This Weeks Notes ~ December 5, 2021
This Gospel begins not with the Baptist’s calling for repentance, but with a long and detailed list of rulers.
Luke’s litany of imperial, regional, and religious authorities dates John’s ministry to 28 or 29 CE. It contrasts human kingdoms with God’s reign. God’s people owe allegiance first and foremost to God. And it is God’s word that sets John’s ministry in motion. John has been commissioned to prepare the way not for lord Caesar or any earthly lordling, but for the one true Lord.
Like Moses, and the prophetic voice in Isaiah 40, John challenges God’s people to see the wilderness as a place not of desolation, but of hope. God is calling them to leave their captors behind and head home through the wilderness. God is calling them, to join an exodus out of slavery into God’s promised fresh start. John preaches that the first step on this journey toward freedom is a baptism of repentance. (read Luke 9:31)
John’s hearers were aware of two kinds of baptism: the baptism by which Gentile converts became Jews and so embarked on a whole new way of life; and the ritual washings that the Qumran community understood as cleansing them, but only if they turned from their sins and obeyed God. Both of these types called for changed behavior. John’s baptism of repentance does too. Repentance is not mere regret for past misdeeds. It means more than saying, “I’m sorry. Please forgive me.” Repentance means a change of mind and heart, the kind of inner transformation that bears visible fruit. When the crowds ask John what they need to do, John will spell out the sorts of fruit God expects to see (read Luke 3:10–14).
John proclaims a baptism of repentance that leads to release from sins. Release is the same word that Jesus uses to describe his mission: “The Spirit of the Lord is upon me, because he has anointed me … to proclaim release to the captives and … to let the oppressed go free … ” The release or forgiveness that follows repentance does not undo past sins, but it does unbind people from them. It opens the way for a life lived in God’s service. By proclaiming this release, John fulfills his father’s prophecy: “you, child, … will go before the Lord to prepare his ways, to give knowledge of salvation to his people by the forgiveness of their sins”. This salvation looks like a new dawn for those trapped in darkness and death’s shadow. It is light that reveals a new path, the way toward peace (Luke 1:77–79).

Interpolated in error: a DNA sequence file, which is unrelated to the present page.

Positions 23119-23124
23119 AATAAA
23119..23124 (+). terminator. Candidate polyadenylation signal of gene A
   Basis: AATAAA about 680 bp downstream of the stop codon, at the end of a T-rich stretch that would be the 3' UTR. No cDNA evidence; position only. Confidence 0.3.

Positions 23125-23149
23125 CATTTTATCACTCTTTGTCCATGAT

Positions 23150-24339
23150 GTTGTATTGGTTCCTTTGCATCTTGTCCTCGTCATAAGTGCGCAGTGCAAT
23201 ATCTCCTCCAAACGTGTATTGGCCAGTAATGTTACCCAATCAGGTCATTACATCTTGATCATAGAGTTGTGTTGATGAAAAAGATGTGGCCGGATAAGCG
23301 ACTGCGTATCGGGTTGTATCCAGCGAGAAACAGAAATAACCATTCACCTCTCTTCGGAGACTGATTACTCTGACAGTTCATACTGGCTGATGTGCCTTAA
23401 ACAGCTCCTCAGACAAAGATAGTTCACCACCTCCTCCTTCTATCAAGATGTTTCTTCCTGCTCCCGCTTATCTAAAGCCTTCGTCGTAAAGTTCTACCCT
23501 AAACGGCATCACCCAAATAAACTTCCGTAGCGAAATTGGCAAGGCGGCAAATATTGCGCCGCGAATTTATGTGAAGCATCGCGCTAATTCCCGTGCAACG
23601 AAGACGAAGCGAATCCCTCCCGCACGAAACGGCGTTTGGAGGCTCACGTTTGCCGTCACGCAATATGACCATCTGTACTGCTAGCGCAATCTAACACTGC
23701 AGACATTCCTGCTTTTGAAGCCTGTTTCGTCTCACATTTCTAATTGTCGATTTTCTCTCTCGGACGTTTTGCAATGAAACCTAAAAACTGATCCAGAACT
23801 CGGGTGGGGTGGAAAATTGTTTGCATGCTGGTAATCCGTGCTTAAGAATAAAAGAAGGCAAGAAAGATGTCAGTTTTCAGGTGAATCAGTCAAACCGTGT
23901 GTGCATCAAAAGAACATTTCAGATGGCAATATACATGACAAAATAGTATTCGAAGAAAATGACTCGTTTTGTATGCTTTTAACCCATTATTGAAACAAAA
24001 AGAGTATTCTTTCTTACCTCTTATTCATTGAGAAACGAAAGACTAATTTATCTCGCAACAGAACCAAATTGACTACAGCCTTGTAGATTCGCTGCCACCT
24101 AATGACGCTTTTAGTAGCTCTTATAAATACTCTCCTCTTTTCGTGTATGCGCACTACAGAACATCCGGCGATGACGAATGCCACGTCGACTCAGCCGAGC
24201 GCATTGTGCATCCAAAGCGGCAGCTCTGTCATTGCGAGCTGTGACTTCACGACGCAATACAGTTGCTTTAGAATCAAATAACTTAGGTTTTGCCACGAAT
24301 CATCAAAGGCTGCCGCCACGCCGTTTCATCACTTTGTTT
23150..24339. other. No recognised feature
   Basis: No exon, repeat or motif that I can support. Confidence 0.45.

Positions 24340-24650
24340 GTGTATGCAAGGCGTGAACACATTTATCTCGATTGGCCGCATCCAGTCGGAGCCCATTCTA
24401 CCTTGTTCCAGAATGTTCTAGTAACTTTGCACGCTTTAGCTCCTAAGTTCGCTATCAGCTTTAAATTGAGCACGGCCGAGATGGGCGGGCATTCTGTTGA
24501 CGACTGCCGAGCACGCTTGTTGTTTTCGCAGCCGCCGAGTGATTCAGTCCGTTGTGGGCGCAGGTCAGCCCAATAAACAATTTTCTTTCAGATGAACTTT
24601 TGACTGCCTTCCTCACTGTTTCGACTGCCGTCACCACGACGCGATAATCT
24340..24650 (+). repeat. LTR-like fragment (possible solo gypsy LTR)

Preparing the Lord’s path toward peace requires overturning the world as we know it. Paths that seem satisfactory to us are not good enough for God. John calls us to let God’s bulldozers reshape the world’s social systems and the the way we think in our own minds and hearts. God’s ways are not our ways.
God’s ways lead to salvation. God’s glory will be revealed in Jesus, the judge who comes to save us. This is the “Good News” that John proclaims, and it is good news not just for us as Christians, but for the whole world. All flesh will see God’s salvation. This is God’s promise, and our hope. Bring on the tractors, mulchers and bulldozers. Let’s prepare the way.
Join us tomorrow as we examine Luke 3:1-6
“I don’t know how, but I know WHO!”
Grace and Peace, Pastor Nelda
Dr. Nelda Barrett Murraine is pastor at First United Methodist Church – PO Box 146 – 229 W 4th St. – Kennedale, TX 76060
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